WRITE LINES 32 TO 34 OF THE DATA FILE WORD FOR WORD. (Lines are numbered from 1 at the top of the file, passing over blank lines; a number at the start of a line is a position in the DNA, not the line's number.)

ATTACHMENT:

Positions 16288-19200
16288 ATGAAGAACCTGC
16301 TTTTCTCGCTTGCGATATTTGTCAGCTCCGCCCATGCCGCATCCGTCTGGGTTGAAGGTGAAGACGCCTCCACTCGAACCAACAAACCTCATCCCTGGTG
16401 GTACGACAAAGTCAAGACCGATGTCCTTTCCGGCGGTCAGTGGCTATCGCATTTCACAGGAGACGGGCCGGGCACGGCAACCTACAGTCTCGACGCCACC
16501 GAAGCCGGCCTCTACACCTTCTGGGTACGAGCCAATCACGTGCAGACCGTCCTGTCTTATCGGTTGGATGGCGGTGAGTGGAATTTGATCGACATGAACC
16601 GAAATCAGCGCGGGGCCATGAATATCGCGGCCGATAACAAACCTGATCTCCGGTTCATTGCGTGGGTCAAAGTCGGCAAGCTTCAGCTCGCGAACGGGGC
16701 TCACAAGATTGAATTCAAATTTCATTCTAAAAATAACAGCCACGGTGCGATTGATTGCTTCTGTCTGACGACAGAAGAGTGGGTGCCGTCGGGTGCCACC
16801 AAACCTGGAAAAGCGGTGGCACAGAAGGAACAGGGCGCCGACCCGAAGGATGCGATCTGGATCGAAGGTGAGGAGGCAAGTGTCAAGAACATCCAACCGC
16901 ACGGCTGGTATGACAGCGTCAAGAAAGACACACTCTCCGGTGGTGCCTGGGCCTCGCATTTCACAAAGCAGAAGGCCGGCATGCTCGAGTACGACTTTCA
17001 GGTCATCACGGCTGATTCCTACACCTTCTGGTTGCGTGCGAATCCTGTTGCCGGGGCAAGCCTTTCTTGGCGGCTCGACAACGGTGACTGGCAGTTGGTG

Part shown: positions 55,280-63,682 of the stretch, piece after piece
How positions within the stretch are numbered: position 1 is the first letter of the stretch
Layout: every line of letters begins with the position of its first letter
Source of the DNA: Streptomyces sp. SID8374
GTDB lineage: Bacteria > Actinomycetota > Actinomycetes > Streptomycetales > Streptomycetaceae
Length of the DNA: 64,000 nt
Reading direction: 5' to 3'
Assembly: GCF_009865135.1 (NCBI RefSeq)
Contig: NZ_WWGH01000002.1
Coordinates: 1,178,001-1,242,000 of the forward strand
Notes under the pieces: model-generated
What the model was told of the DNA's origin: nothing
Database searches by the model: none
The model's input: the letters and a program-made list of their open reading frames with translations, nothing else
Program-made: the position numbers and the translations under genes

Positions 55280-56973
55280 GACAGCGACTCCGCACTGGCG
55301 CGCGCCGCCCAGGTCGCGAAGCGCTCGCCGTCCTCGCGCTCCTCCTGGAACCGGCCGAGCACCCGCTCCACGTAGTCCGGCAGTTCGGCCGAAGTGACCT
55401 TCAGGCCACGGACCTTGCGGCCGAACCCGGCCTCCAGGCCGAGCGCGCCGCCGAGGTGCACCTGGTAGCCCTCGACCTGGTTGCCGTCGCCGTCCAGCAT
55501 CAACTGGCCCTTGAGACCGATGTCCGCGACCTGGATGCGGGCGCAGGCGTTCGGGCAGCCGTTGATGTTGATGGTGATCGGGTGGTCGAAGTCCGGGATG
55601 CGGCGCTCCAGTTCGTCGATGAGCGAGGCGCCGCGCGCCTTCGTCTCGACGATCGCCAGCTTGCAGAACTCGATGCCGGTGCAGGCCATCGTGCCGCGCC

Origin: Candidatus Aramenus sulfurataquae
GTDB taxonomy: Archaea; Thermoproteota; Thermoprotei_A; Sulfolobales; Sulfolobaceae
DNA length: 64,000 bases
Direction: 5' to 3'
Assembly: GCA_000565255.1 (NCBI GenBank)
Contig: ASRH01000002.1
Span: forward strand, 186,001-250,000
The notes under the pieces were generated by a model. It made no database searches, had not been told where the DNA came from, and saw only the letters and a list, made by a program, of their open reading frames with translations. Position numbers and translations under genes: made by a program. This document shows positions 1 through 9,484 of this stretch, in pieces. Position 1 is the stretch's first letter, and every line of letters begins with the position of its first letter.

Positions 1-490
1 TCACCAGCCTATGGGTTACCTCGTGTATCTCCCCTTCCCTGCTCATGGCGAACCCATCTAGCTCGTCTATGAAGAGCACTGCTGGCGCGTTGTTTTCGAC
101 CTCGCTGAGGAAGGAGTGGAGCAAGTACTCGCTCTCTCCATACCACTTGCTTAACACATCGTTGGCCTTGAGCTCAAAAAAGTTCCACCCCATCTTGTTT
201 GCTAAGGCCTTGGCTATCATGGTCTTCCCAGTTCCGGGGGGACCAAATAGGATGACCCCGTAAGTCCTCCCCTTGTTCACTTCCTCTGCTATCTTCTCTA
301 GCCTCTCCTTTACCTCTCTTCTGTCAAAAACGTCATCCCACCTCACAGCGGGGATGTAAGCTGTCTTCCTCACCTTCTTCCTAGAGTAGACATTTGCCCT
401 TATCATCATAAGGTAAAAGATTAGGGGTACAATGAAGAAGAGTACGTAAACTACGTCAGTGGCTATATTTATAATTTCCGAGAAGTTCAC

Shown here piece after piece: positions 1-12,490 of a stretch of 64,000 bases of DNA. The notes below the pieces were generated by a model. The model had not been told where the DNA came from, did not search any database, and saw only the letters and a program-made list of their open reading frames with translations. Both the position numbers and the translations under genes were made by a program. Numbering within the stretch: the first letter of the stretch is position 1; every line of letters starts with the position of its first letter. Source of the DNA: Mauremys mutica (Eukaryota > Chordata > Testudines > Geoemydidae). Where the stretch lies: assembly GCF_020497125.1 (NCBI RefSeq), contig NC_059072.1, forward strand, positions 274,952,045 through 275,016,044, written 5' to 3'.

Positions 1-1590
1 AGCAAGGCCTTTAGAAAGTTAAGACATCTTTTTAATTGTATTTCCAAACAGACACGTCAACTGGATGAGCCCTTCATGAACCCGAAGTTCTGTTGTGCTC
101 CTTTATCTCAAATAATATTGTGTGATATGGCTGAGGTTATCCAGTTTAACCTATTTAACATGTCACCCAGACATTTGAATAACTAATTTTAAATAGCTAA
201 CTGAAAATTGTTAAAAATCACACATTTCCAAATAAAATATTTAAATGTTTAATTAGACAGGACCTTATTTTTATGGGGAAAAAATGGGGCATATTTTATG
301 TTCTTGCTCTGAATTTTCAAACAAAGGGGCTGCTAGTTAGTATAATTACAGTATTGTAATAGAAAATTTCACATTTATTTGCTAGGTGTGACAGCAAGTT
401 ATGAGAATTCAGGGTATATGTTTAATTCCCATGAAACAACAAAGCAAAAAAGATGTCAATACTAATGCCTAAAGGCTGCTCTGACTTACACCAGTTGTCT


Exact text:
Origin: Candidatus Aramenus sulfurataquae
GTDB taxonomy: Archaea; Thermoproteota; Thermoprotei_A; Sulfolobales; Sulfolobaceae
DNA length: 64,000 bases